Would you trust your salary to a digital bank?

Many Britons use smartphone banks to pay money out, but a new survey suggests some trepidation about whether you

Would you trust your salary to a digital-only bank? Nearly half who use one say they don’t pay theirs in

  • Smartphone banks like Monzo, Starling and Revolut are increasingly popular 
  • But customers aren’t fully committed to paying their salaries in, research shows 
  • 47% surveyed by comparison site Finder say they put in less than £1,000  

The likes of Monzo and Starling may be gaining thousands of customers each quarter, but almost half of them don’t appear ready to place their full trust in the challengers.

According to data from comparison site Finder, some 47 per cent of Britons with a digital-only bank account keep less than £1,000 in it, while three in 10 have less than £100 deposited.

The survey of 2,000 people appears to chime with the prevailing narrative that challenger banks are not seen as a home for your salary, at least not yet.

Many Britons use smartphone banks to pay money out, but a new survey suggests some trepidation about whether you’d pay your salary in to one that was digital-only

The most well-known of the challenger banks Monzo, which passed 2million account holders last weekend, revealed in its most recent accounts published in July 2018, that four in five current account customers did not deposit their salaries with it.

The average deposit was less than £150, though chief executive Tom Blomfield insisted 40 per cent of new customers deposited at least £500 a month with the bank.

According to Finder’s survey, 38 per cent said they planned on keeping their traditional bank account as their main account for at least the immediate future, while also keeping a smartphone account for auxiliary use. 


Would you use a digital-only bank for your main current account?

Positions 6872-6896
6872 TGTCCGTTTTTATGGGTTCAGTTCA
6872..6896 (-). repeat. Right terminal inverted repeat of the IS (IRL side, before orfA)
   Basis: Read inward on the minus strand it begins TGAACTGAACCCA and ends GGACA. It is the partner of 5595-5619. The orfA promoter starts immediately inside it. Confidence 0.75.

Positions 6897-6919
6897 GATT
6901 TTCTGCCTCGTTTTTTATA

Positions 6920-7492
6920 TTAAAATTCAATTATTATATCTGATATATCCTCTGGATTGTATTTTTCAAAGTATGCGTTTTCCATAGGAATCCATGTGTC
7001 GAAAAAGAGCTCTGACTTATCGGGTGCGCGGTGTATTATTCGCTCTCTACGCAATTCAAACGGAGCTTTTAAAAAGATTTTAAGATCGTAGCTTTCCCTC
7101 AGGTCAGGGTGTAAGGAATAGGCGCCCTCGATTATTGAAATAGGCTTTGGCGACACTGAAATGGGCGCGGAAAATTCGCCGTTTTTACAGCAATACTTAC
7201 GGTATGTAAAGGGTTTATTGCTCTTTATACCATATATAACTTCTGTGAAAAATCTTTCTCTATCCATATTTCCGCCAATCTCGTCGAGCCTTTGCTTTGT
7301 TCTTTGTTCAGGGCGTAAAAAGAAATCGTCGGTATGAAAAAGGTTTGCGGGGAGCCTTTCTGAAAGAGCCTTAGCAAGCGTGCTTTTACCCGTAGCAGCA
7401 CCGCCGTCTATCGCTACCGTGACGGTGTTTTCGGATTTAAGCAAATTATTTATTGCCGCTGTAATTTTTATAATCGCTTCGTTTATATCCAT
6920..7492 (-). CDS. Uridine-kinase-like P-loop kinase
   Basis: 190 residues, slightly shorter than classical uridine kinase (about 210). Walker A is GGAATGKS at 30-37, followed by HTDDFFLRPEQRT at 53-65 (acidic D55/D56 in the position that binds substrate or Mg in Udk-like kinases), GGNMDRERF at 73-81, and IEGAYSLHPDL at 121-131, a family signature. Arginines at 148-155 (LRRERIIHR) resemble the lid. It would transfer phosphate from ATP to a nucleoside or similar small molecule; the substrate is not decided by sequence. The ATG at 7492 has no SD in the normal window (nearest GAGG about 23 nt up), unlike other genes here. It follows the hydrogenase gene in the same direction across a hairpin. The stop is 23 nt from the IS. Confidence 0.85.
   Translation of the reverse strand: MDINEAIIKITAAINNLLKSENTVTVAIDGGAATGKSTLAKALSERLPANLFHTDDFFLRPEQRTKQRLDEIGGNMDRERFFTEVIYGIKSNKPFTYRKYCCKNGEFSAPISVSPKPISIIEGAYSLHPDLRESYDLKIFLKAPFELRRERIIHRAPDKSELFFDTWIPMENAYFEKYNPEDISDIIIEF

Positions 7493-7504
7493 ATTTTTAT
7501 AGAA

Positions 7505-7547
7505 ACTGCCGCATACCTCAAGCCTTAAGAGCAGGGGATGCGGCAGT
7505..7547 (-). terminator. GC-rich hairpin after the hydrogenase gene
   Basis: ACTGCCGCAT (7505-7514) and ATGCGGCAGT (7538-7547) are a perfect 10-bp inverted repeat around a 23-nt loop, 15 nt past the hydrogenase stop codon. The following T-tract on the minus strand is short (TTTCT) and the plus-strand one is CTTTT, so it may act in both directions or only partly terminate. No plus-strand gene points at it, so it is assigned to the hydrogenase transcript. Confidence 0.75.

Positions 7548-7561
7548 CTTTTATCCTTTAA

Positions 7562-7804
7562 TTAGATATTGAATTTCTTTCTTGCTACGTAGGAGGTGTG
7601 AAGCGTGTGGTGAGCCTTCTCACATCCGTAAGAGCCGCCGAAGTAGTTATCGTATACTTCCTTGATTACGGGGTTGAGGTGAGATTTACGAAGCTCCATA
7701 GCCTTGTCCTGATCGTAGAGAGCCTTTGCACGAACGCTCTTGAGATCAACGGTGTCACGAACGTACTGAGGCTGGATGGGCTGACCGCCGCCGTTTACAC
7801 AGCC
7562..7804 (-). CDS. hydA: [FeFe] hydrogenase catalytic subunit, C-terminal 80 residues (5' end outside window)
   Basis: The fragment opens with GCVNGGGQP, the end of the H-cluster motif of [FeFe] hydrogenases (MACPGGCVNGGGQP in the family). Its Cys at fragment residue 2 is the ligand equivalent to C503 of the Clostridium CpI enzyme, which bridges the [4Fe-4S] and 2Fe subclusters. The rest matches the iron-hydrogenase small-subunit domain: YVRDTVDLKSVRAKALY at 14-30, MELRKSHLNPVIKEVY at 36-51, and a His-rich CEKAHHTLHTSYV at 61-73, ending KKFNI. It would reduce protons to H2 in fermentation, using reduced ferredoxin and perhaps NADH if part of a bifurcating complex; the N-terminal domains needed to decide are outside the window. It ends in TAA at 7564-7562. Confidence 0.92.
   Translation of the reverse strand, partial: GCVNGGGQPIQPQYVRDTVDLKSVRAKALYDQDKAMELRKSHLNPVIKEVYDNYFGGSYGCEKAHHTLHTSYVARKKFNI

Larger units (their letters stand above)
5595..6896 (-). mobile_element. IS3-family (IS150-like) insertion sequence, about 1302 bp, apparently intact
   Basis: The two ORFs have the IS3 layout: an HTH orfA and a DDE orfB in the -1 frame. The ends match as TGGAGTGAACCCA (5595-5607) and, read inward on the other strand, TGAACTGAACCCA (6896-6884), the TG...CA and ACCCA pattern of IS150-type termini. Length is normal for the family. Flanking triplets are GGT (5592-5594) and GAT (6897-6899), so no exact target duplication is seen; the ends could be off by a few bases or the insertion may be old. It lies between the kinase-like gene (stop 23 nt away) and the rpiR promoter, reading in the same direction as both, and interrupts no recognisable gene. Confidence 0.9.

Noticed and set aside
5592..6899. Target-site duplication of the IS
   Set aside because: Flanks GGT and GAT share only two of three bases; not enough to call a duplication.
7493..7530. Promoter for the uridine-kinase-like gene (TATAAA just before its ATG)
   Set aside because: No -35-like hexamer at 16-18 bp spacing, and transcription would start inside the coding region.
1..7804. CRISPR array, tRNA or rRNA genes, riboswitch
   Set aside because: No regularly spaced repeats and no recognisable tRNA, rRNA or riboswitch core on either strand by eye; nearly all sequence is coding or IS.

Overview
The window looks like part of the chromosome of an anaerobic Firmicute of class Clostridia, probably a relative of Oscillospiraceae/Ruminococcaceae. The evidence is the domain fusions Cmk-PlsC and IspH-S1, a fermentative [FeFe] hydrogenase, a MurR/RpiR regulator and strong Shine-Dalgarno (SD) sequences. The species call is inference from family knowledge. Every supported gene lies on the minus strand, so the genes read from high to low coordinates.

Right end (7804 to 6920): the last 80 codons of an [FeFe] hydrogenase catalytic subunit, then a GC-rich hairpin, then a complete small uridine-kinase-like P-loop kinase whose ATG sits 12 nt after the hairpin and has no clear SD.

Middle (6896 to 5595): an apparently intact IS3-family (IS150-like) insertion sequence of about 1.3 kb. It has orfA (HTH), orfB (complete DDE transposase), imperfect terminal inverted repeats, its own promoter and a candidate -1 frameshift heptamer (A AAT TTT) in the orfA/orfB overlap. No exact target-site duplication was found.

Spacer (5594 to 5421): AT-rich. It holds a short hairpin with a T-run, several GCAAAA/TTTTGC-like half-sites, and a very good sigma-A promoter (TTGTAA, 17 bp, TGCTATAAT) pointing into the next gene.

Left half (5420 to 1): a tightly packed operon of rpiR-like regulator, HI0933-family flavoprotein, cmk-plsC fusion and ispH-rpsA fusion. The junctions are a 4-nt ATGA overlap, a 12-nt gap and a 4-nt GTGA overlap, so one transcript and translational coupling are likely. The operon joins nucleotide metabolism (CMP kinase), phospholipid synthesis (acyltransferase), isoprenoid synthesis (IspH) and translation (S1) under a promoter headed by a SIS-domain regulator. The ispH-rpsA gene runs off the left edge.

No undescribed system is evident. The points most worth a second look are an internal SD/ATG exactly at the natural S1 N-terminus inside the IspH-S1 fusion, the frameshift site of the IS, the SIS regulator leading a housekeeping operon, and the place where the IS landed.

• Yes 190 votes
  • No 289 votes

Often new customers open accounts with challenger banks before they go on holiday because of fee-free foreign ATM withdrawals and a better exchange rate compared to established high street names. 

Others sometimes use them like prepaid cards and deposit their spending money, taking advantage of features like instant notifications and the ability to round up change.

While just 12 per cent of those surveyed had already gone fully digital with their banking, more than three in five said they eventually planned to deposit their salaries into a challenger bank and use it as their main account. 

Challenger banks are gaining ground 

The most recent figures from the Current Account Switch Service found Monzo and Starling gained almost 10,000 customers in the last three months of 2018, up from just under 4,500 in the preceding quarter.

However, it’s almost important to bear in mind the survey is only of those who already hold an account with a digital-only bank, and previous findings from the same comparison site revealed one in five didn’t know what one was.

Just over half told the January survey they had no plans to open an account with a smartphone bank, and even 50 per cent of those born after 1996 – the likeliest group to have opened one – said they didn’t intend to do so.

Jon Ostler, Finder’s chief executive, said the results revealed it was ‘clear fintech challengers have a way to go in convincing customers they are a safe, long-term option for their money’, even if scepticism of digital banking was ‘softening’.

He added: ‘Technology has enabled digital-only banks and personal finance apps to offer some amazing features like spending analytics, automatically investing your spare change and safety features such as being able to instantly freeze and unfreeze your card.

‘However our research shows that consumers are still hesitant about putting significant amounts of money in these accounts, and making them their primary ones.’



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